On a home defense tool – part 2

If you have not read the first part of On a home defense tool, you should read that first so the following has context and makes more sense.

The following comes from John Holschen. The words and such are John’s, I’ve merely reformatted for HTML.

I’d like to share a few thoughts considering defensive long guns for your consideration.

I’ll start out by saying that a shotgun is my last choice to procure for employment as a defensive long gun. This is because:

  1. It is heavy.
  2. It’s manual of arms is relatively complex.
  3. It’s recoil is more difficult to manage for quick follow up shots (as might be required for multiple threats).
  4. It’s ammunition supply is relatively limited (this is not a critical factor in a typical home defense situation but it could become one in case of large scale civil disturbance).

Many people believe these drawbacks are offset due to various factors (which I believe are largely misconceptions), such as:

  1. “You don’t have to aim a shotgun just point it in the direction of the bad guy and pull the trigger.” (This is often an allusion to the fact that an untrained person will be using the shotgun.)
    • Reality – At the “across the room” distances likely to be found in most houses the shot column has not opened up significantly (especially with “Buck” sized shot.) Therefore you must aim.
    • Reality — Due to numbers 2 and 3 above, the shotgun actually requires more training for many/most people to shoot well when compared to a rifle.
    • Reality — The very people that would benefit most from additional training (those with small stature and/or less upper body strength) don’t want to train much with a shotgun because of the recoil and the weight.
  2. “Just the sound/appearance of a shotgun with dissuade attackers.”
    • Reality — In many situations it will not be tactically feasible to demonstrate either the sound or appearance of your weapon prior to using it.
    • Reality — Many/most bad guys aren’t switched-on enough for the type of gun you are using to even register with them.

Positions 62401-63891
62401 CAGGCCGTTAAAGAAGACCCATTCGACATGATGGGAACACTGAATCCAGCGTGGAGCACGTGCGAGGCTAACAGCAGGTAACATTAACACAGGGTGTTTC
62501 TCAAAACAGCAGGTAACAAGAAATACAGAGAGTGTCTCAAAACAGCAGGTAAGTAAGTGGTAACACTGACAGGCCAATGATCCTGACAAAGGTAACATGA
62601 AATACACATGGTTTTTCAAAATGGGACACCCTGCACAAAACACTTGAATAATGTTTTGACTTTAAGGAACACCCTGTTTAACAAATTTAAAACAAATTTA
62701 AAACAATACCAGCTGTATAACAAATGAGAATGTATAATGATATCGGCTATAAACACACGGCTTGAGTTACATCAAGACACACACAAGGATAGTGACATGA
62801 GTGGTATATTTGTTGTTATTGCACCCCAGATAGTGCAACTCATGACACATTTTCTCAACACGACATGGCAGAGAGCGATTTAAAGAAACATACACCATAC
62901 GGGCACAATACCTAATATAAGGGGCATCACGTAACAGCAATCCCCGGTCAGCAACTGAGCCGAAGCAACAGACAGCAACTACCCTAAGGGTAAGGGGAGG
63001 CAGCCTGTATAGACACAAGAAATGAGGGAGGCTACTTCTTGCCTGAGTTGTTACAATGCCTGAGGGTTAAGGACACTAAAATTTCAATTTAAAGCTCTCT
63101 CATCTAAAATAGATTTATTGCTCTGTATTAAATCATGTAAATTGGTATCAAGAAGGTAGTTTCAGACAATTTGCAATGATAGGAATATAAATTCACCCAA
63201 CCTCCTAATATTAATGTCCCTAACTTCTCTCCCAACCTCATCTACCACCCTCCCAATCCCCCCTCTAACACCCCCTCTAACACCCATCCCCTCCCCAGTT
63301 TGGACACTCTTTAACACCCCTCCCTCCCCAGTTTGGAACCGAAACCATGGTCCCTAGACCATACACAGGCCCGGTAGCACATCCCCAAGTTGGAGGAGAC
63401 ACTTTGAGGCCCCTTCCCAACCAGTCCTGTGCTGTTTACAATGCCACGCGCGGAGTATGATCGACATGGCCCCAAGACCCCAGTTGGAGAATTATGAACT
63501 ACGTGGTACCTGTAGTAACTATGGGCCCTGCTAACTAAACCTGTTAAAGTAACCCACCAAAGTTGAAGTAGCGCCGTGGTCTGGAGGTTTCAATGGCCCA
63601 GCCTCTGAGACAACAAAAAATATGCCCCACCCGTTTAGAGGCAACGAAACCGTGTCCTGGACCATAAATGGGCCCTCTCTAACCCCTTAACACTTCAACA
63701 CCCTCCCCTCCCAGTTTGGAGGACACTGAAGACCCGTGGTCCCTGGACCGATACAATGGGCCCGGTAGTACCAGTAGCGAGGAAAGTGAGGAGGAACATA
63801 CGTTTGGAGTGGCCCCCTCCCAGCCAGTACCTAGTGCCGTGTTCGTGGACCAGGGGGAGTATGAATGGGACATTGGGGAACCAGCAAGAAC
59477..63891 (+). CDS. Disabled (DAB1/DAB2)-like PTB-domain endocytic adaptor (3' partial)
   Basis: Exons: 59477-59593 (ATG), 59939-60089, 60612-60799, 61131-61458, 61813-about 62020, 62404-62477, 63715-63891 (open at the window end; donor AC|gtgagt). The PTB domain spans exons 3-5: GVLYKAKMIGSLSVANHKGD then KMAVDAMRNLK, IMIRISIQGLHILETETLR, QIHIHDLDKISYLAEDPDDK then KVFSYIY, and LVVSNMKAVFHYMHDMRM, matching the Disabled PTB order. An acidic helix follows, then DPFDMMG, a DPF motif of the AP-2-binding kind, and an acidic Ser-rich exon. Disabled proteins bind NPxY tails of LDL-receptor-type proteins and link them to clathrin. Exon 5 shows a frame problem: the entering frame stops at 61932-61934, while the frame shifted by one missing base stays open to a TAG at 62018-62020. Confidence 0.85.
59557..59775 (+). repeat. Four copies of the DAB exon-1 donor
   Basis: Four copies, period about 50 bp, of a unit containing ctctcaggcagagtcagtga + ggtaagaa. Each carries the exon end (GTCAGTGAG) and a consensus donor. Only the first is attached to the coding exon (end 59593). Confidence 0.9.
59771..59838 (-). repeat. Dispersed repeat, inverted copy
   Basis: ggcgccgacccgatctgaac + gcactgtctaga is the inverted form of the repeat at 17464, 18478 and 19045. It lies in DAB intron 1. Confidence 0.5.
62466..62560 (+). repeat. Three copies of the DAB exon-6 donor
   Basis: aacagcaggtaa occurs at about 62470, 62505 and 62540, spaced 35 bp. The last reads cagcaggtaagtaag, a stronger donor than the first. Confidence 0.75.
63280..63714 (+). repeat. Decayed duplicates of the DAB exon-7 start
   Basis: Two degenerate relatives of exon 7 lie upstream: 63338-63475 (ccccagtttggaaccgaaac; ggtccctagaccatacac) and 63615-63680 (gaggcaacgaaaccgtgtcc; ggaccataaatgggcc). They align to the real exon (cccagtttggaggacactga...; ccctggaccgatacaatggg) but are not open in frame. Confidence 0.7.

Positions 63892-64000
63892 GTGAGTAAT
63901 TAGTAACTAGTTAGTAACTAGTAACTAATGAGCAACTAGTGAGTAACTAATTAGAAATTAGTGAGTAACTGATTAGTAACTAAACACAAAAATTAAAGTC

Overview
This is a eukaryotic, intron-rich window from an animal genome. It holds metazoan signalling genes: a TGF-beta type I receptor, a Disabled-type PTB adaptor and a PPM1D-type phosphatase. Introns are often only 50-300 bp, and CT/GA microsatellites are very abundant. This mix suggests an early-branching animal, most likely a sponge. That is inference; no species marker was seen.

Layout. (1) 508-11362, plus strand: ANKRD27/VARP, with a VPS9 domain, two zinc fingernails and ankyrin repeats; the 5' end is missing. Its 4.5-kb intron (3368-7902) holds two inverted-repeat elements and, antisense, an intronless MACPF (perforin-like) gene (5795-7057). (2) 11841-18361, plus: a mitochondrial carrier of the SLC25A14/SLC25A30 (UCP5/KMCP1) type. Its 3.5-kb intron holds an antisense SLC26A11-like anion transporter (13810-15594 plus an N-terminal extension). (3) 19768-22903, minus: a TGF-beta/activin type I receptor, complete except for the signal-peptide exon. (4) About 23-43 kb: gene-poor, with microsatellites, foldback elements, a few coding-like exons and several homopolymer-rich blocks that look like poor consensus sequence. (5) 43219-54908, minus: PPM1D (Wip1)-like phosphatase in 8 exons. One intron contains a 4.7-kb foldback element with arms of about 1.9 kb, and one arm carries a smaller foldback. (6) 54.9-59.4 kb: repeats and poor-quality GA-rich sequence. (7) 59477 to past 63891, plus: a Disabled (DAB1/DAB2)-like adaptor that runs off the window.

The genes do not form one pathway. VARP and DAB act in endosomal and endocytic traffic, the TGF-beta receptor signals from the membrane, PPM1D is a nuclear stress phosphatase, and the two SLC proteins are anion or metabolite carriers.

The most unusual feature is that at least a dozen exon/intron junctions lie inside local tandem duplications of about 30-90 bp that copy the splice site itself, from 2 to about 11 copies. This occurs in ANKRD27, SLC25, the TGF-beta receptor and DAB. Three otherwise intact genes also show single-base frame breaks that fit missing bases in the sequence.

• And ultimately — I’m not willing to potentially decrease my effectiveness to potentially increase my bluffing power.
  3. “The shotgun is the most versatile defensive/survival weapon.”
    • Reality — Yes it is versatile; if by that you mean you could use it to hunt birds and up to deer sized game animals with the right loads. However, I suggest that people make an honest assessment of how likely it is that they will need to hunt birds with their primary defensive weapon. Also please keep in mind that versatility does have trade-offs as mentioned above. (I won’t even discuss gas rounds, bean-bag rounds, bird-bombs, Taser rounds, etc., other than to say that private citizens show not even consider these as factors in choosing their primary defensive weaponry).
  4. “The shotgun is less likely to over penetrate.”
    • Reality — A 5.56 mm rifle, with the proper ammunition, penetrates less through typical household construction than does 00 Buck.

I started by stating that the shotgun was my last choice to procure as a defensive weapon for my use. IT is even lower on my list of desired weapons for my wife and (adult) daughters to use. So what do I recommend for a defensive long gun? I suppose it will come as no surprise to most of you that my suggestions are:

  1. A semi-auto rifle (read AR)
  2. A semi-auto rifle (read AR)
  3. A semi-auto rifle (read AR)

If I absolutely could not have a semi-auto rifle I would rather have a pump-action rifle (or a lever action rifle) than a shotgun.

Just my (somewhat informed) opinions.

Again, let me state that these are merely opinions. However, they are informed opinions from people with solid backgrounds to shape those opinions. In the end, pick what is right for your situation and context, get training, practice, and be prepared.


Continue to Part 3.